Opportunity Zones offer two substantial tax benefits to investors. First, investors can defer and reduce capital gains taxes on investment proceeds that are placed into qualifying investment vehicles –Opportunity Funds – within 180 days of realizing the gain. If the investment is left in the Opportunity Fund for five years, the taxable portion of the deferred gain is reduced by 10 percent. If it is left in for seven years, it is reduced by an additional 5 percent, resulting in a 15 percent total reduction in capital gains taxes owed on the original deferred gain.

The second benefit applies to the investment made into the Opportunity Fund. Investors can eliminate capital gains taxes on Opportunity Fund investments left in for 10 years.

Example Mechanics of the Opportunity Zones Incentive:



To qualify for Opportunity Zone tax benefits, an investment must be made through a certified Opportunity Fund and the money invested in an Opportunity Fund must be a gain from another investment that is transferred into the Opportunity Fund within 180 days of realizing the gain.

Investors must invest through an Opportunity Fund, which must be structured as a corporation or partnership and certified by the Treasury. Investors can self-certify their Opportunity Funds by filling out a form (to be released in Summer 2018) and submitting it with their federal tax return.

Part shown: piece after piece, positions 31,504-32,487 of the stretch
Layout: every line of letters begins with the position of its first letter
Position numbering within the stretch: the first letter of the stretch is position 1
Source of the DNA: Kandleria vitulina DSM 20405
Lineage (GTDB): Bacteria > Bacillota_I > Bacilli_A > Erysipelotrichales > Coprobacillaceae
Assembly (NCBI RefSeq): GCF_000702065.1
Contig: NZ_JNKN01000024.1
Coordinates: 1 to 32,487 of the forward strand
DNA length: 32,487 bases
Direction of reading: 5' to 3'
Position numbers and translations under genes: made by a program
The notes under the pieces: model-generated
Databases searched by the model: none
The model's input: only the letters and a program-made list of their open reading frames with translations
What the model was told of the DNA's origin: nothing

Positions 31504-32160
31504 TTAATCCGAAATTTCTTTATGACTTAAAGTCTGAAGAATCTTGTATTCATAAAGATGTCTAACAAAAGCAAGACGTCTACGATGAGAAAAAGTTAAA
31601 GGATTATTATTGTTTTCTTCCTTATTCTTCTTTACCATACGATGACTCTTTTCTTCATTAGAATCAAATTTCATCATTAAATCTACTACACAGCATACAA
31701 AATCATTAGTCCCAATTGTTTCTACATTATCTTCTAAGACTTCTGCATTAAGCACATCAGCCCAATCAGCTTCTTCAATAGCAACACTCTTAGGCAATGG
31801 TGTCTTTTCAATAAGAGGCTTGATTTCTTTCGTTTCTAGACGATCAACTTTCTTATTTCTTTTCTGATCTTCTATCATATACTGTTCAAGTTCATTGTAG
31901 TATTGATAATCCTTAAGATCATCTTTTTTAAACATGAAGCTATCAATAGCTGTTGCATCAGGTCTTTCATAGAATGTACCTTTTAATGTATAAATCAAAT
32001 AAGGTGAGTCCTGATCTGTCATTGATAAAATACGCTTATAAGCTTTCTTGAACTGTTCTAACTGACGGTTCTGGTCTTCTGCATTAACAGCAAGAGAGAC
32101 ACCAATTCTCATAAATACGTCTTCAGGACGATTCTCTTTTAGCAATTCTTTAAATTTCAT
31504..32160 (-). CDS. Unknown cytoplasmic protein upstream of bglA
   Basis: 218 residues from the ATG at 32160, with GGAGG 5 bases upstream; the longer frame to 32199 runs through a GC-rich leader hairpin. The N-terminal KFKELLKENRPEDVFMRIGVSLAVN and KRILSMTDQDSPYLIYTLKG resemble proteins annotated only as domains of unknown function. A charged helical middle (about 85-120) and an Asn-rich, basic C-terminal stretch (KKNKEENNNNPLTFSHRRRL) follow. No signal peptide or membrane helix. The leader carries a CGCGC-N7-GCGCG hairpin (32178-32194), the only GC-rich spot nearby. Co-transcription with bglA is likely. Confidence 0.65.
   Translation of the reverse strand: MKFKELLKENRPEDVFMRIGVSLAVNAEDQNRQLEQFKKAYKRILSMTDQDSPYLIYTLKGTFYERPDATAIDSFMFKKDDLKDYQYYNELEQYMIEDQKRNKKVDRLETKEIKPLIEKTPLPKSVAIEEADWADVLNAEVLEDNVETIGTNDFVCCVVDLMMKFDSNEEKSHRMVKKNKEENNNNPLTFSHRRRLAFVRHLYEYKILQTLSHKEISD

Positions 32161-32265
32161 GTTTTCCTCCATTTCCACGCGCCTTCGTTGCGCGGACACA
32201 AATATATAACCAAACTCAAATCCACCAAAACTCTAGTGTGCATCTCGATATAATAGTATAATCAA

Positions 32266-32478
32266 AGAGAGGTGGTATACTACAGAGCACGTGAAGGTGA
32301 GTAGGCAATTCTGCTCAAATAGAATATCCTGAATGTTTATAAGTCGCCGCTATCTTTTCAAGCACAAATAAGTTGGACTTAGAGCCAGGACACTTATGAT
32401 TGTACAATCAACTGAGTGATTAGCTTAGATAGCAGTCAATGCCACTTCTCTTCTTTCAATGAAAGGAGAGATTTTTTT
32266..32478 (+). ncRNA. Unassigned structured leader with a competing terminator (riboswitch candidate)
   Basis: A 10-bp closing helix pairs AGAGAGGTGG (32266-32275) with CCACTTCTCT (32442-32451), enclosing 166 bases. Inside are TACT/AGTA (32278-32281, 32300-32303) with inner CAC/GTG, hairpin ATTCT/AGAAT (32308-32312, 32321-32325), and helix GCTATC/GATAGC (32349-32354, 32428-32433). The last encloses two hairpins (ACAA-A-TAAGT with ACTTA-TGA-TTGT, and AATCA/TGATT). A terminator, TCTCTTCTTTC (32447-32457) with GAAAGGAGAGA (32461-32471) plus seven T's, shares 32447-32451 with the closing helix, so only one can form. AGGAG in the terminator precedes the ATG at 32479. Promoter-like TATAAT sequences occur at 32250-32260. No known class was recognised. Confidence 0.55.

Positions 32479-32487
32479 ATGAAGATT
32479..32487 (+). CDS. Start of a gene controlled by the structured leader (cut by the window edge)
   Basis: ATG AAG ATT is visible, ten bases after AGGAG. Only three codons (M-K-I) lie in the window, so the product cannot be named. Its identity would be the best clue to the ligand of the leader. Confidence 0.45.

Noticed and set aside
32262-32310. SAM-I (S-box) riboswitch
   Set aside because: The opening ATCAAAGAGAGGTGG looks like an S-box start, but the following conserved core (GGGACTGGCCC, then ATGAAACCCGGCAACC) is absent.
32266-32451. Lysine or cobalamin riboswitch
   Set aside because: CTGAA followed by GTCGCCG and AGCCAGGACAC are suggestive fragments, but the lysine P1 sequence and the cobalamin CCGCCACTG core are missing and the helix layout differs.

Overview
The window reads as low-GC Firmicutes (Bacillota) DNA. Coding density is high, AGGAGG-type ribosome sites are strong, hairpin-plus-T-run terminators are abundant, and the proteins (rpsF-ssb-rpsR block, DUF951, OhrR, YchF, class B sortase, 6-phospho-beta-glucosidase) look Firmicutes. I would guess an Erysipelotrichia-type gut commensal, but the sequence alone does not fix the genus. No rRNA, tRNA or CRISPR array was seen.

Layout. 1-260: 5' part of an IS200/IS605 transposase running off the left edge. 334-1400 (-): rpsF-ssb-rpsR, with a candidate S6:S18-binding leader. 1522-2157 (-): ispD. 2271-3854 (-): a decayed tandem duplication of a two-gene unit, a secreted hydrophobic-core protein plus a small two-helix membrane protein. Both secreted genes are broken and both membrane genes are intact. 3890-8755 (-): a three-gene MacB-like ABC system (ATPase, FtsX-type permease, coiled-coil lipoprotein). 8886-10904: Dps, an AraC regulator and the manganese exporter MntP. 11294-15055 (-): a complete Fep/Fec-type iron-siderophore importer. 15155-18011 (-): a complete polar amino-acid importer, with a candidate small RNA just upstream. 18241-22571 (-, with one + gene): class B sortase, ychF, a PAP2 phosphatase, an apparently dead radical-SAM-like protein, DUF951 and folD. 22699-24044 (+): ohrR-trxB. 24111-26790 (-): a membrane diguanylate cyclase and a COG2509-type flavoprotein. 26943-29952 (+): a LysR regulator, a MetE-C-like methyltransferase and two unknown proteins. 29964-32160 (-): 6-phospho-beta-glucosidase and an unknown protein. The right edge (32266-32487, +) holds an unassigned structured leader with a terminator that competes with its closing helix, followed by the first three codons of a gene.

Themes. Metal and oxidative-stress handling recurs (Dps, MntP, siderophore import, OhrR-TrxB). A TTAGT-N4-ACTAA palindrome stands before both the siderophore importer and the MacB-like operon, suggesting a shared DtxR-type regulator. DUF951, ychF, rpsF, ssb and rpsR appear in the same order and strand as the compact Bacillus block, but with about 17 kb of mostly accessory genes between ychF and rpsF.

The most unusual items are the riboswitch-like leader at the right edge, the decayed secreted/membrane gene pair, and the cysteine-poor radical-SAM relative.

To remain in compliance, an Opportunity Fund must have 90 percent of its assets in a qualified Opportunity Zone property, which is determined twice yearly. This puts pressure on fund managers to invest money quickly, as they will have only months to put the vast majority of the money to work. This may lead to funds taking in money in tranches or to the creation of multiple funds for even a single project.

If a fund does not comply with the 90 percent investment rule, a fine is levied in an amount equal to the excess of 90 percent of its aggregate assets over the aggregate amount of Opportunity Zone property held by the Opportunity Fund, multiplied by the IRS underpayment rate. The fine may be waived “due to a reasonable cause,” however, “reasonable” has not yet been defined yet by the U.S. Treasury.

In general, Opportunity Funds can be used to invest directly for profit in property and operating businesses. They can also invest in social utility projects such as affordable housing and medical facilities in underserved areas. They may also be used for investing in infrastructure projects. There are specific limitations, listed below.